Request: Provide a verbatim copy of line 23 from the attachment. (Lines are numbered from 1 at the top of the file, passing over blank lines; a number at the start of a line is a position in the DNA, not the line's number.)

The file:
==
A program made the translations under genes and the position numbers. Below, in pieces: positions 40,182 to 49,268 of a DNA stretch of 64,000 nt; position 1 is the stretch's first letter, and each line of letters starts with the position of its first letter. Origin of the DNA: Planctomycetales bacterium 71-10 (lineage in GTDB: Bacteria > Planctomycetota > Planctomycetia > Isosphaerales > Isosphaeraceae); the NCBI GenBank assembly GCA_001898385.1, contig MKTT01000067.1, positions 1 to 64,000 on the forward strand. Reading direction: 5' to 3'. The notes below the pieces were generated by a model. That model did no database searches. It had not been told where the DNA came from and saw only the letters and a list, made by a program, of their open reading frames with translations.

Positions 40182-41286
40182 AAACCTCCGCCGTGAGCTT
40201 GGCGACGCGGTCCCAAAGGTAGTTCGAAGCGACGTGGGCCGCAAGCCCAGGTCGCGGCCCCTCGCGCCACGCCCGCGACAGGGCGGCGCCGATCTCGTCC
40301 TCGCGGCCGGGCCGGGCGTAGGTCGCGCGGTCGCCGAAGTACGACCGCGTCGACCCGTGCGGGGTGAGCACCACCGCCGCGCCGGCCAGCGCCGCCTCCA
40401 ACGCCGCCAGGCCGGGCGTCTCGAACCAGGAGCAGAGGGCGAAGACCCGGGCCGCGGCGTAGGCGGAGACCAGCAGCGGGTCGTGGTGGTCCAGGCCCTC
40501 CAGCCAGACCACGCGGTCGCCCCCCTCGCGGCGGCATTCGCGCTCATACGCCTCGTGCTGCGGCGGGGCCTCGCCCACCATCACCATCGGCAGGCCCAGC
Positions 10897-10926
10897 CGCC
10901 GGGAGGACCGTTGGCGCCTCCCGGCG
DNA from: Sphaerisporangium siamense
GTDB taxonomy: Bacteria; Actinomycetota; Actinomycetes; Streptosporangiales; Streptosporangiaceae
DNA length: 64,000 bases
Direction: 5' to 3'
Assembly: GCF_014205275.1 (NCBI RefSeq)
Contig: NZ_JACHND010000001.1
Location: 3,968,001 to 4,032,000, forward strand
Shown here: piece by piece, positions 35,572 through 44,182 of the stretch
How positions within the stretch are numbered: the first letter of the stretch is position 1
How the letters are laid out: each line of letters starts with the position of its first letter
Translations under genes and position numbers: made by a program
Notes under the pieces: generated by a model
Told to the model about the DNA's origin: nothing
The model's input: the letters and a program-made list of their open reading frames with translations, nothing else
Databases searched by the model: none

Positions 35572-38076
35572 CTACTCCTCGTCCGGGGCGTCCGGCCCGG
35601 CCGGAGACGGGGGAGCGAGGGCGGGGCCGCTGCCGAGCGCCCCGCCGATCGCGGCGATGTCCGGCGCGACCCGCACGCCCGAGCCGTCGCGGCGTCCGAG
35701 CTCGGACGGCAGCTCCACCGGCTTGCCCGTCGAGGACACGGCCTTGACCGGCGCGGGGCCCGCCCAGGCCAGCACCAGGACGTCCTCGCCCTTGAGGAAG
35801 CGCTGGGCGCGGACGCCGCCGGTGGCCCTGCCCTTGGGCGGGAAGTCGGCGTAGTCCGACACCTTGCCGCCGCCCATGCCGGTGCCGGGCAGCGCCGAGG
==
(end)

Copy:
Told to the model about the DNA's origin: nothing